Climb out of your cave and wrap your peepers around some of the awesome tech you've been missing this week...
Trainer Ball – The real life Pokéball
Pre-order for $45 (around £34) from Kickstarter
If you’re still venturing out into the big wide world and risking life and limb trying to fill up that Pokédex, you’re definitely in need of a little reward. And we’ve found just the thing. It’s a real life Pokéball, people. Made from soft rubberised foam and hiding Bluetooth, an accelerometer and Snapchat’s face recognition tech inside, the Trainer Ball is a remote controller for Pokémon Go that you can throw just like a real life Pokéball. Instead of having to use a flick of the thumb on your smartphone screen to throw a virtual ball at a wild Pokémon, all you have to do is lob this ballon the ground to pick up a PIkachu. There’s even built-in backup power bank that can charge almost any phone around 2 times over.
Arcam MusicBOOST – Turbo-boost your iPhone
£79 from Amazon
With a built-in headphone amp, DAV (digital to analog converter), and battery pack, MusicBOOST is designed to give your iPhone a much-needed kick up the bum in the areas it’s lacking in the most. Slip your iPhone into sleeve and plug in your headphones, for instance, and MusicBOOST will give your playlist some serious welly, delivering clearer, richer sound quality whether you’re streaming from Spotify or just playing tunes stored on your phone. MusicBOOST will also charge your phone with up to 120% extra battery life for a nice long jam session. There’s an aptly-named Boost button to command the sleeve to sync with your music or juice-up, and there’s also a power indicator on the sleeve to let you know your phone’s charging status.
Samsung Scoop – Your next portable speaker
This week, Samsung submitted documents to the U.S. Federal Communications Commission (FCC) for a shiny new device currently being called Samsung Scoop. We only have a user manual and some photos to go on at the moment, but it looks like it’s going to be a portable Bluetooth speaker with a leather carry strap for tunes on-the-go. There’s speculation that Scoop’s mic could mean Samsung wants to veer down the Amazon Echo route with some voice control, but we’re holding back from getting excited until Samsung decides to comment.
Hudly – Drive like a fighter pilot
Pre-order for $199 (around £152) from Kickstarter
Looking for a better way to use your phone’s brilliant in-car capabilities? Look no further than Hudly – a heads-up display that brings apps, voice control and fighter pilot-style stats from your phone to your windscreen. When connected to your phone and tethered up to your car’s diagnostic port, the Hudly projector beams all the stats you need for life on the road straight in front of you while you drive. Hudly can suck up stats, information and directions from all of your favourite apps. Always getting WhatsApp message while you’re driving? Now, you can use your phone’s native voice control abilities to reply and take action without having to tear your eyes away from the road and fumble with your phone at traffic lights.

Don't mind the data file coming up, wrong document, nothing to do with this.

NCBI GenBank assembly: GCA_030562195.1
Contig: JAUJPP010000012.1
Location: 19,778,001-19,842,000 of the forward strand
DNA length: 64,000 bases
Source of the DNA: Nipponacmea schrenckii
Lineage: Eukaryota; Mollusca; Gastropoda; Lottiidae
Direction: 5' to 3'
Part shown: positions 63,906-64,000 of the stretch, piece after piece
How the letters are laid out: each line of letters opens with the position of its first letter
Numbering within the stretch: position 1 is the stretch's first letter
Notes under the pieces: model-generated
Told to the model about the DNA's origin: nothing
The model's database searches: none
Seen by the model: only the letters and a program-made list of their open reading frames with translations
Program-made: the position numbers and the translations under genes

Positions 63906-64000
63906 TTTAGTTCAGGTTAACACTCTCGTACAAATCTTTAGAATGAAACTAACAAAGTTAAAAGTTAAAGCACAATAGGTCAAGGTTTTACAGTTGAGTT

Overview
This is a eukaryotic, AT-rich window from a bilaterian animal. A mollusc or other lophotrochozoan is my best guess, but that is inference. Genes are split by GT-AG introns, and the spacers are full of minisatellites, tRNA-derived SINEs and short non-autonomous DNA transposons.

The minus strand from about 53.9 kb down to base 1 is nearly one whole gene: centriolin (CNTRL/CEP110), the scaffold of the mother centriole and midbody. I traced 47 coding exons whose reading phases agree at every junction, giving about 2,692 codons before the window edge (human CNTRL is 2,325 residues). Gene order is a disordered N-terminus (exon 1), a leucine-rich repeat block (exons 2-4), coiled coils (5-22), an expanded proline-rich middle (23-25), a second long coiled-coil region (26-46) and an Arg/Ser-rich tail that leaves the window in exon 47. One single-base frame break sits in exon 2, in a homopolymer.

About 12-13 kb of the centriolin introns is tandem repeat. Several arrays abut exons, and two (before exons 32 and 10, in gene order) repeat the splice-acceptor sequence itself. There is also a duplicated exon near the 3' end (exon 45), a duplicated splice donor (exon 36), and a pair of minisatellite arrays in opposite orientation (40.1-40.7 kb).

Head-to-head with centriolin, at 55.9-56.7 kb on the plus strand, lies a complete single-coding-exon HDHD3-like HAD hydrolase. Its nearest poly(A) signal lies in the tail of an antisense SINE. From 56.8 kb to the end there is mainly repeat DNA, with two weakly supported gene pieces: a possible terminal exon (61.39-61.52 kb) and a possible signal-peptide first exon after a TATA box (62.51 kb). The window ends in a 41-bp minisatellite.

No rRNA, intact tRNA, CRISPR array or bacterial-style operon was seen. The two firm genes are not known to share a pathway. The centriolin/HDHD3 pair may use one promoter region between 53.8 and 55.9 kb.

LinearFlux – No more low battery blues
$39.99 (around £30) from Stack Social
Packing 3.0 Amp HyperCharging tech, the LinearFlux PokeCharger is a portable battery pack that can juice up an iPhone at twice the speed of your average charger while you’re on the road scouting for Pokémon. It comes with its own lightning connector, but there’s a second USB port for Androiders or Apple Watch users. A tri-colour LED light on the top of the battery pack indicates your phone’s charging progress, and to top it off, the whole shebang is sporting the Pokémon livery, making it look like it could be a gadget straight from Ash’s backpack of tricks.
Triby – A kitchen radio with Amazon Alexa inside
With the Triby kitchen radio, you don’t just get an awesome digital radio with access to around 27,000 online radio stations from around the world, immersive sound and an embedded magnet for mounting it on the fridge. You get all of the conveniences of Amazon’s obliging virtual assistant, Alexa thrown in too. Ask Alexa to fire up music from your Spotify account, hail an uber, order a Domino’s, and any of Alexa’s other 1,000 (and counting) handy services using just your voice. You can also make internet calls on your own personal family network of preset contacts. To save precious energy, Triby’s screen runs on E-Ink, displaying hand-drawn doodles from your phone, messages, mailbox alerts and more from your smartphone in real-time. Note: The Alexa capabilities are for US buyers only. You can buy Triby sans Alexa in the UK too, though.